Coyotes lead the pack among predators implicated in cattle death loss, but overall predation remains a small percentage of total death loss.
A new report from the USDA’s National Animal Health Monitoring System (NAHMS) summarizes incidence and causes of death loss in U.S. cattle during 2015. The report, titled Death Loss in U.S. Cattle and Calves Due to Predator and Nonpredator Causes, 2015, shows respiratory disease remains the leading cause of death loss in cattle. Death loss due to predation has increased since the last report in 2010, but remains a relatively low percentage of the total.
The report lists total death loss in 2015 at about 3.9 million head, down slightly from just under 4 million in 2010. The percentage of adult-cattle and calf-crop inventories lost to all causes has been relatively consistent since 2000.
Overall, the report estimates the cost of death loss in cattle and calves in 2015 at $3.87 billion, compared with $2.5 billion in 2010. In 2015, total U.S. inventory of adult cattle (over 500 pounds) was 78 million head, and total calf crop was 34 million head. Those inventory figures are about equal to those reported in 2010. Cattle prices during 2015, however, averaged significantly higher than those in 2010.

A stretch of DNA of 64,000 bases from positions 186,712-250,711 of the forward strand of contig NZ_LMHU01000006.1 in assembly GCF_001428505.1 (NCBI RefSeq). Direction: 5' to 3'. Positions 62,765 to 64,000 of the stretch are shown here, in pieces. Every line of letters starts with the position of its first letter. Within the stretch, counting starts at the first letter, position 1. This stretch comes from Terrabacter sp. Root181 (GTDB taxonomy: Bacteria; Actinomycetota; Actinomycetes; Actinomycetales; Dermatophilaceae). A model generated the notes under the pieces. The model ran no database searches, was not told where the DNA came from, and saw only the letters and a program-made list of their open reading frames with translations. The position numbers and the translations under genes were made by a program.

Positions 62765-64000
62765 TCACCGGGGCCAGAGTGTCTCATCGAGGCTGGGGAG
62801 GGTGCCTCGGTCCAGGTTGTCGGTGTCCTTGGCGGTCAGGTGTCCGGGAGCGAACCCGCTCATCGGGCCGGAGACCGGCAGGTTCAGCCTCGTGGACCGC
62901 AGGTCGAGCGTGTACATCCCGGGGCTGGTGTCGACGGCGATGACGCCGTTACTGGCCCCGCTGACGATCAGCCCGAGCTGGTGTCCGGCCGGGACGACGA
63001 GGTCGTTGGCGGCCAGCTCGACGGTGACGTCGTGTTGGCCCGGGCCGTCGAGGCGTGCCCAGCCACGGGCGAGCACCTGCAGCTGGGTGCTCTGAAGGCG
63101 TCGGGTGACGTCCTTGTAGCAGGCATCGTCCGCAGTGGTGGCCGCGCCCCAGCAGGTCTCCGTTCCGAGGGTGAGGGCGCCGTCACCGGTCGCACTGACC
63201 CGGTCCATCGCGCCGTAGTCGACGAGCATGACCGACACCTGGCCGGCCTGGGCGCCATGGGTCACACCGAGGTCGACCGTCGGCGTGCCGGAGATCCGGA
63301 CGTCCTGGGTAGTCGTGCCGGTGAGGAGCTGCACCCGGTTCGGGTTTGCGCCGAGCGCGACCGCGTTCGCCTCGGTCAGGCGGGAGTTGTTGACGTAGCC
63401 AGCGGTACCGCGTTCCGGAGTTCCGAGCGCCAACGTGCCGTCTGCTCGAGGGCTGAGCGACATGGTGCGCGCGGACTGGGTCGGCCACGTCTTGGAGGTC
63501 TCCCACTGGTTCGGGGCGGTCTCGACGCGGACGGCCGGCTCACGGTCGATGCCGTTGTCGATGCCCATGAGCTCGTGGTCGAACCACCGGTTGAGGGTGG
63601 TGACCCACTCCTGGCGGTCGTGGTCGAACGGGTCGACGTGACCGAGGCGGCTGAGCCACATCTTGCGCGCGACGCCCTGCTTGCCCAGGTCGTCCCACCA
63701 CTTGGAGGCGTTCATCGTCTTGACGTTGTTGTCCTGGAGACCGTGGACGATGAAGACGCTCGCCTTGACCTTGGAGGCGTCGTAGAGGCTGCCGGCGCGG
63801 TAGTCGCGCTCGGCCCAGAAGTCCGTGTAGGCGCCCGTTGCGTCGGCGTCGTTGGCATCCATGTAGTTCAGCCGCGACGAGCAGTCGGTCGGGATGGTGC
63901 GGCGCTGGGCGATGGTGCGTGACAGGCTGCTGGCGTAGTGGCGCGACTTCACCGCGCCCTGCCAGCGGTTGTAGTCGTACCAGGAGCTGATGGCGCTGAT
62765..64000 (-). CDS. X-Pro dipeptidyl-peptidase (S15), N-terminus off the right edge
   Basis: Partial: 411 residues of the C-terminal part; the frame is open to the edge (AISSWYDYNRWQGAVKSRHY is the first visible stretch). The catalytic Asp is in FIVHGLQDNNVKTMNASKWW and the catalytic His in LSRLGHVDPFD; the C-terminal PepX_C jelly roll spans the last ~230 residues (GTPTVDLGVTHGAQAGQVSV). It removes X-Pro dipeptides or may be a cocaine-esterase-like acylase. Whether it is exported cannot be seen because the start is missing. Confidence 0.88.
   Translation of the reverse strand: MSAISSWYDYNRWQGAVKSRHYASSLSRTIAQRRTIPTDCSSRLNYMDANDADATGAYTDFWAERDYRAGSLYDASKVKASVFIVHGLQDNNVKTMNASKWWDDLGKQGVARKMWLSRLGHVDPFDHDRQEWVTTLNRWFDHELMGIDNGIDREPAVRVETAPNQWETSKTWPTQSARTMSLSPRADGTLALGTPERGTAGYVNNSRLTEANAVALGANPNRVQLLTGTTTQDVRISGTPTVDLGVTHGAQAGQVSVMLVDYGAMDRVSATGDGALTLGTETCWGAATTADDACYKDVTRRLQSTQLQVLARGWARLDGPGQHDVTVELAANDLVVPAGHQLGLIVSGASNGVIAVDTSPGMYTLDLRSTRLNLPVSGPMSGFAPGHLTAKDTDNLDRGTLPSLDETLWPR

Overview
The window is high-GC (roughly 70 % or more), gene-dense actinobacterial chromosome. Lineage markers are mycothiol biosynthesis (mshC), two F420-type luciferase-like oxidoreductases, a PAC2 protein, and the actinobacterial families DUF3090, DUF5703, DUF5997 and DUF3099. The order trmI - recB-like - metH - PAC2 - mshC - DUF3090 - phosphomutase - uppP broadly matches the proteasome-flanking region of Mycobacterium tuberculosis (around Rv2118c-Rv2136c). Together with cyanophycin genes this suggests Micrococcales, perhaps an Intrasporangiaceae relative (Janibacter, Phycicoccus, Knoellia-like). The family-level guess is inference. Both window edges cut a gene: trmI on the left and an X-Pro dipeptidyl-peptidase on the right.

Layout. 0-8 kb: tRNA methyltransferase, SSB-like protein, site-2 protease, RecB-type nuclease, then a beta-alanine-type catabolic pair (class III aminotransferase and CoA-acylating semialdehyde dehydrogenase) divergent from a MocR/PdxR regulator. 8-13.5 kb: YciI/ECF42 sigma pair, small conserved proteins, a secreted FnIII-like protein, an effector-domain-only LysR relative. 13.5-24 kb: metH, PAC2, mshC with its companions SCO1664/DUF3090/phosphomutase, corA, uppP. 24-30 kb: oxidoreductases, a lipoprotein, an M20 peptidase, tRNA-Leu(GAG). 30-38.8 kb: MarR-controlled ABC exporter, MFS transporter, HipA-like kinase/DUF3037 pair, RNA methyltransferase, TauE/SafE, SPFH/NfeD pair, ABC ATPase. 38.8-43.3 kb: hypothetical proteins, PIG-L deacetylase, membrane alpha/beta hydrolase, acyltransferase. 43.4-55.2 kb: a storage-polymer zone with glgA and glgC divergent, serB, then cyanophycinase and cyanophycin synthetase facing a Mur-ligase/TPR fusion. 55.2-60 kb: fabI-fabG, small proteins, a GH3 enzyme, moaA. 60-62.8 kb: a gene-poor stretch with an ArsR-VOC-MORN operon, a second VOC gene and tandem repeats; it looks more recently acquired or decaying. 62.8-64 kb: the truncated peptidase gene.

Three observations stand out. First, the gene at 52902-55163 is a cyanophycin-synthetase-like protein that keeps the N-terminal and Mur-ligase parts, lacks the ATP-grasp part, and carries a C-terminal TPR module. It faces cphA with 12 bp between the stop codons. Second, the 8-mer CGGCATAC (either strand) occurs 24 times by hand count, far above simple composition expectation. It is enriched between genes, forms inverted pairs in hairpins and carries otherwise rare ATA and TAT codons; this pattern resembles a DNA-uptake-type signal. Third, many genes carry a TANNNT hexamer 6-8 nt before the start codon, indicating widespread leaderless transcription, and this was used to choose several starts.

Non-predator causes accounted for almost 98 percent of all deaths in adult cattle and almost 89 percent of all deaths in calves. Among non-predator death losses, respiratory problems accounted for the highest percentage at 23.9%, followed by unknown causes at 14% and old age at 11.8%. In the 2010 report, respiratory disease accounted for 28% of non-predator death loss, so the new report shows, perhaps, some improvement in the ongoing battle against BRD.
The percentage of calf deaths attributed to predators in 2015, at 11.1%, was up from 3.5 percent in 1995 and 5.5% in 2010. Coyotes accounted for the highest percentage of cattle deaths due to predators at 40.5%, and the highest percentage of calf deaths due to predators at 53.1%.
During 2015, about one-third of cattle operations had deaths in adult cattle and about 40% had deaths in calves.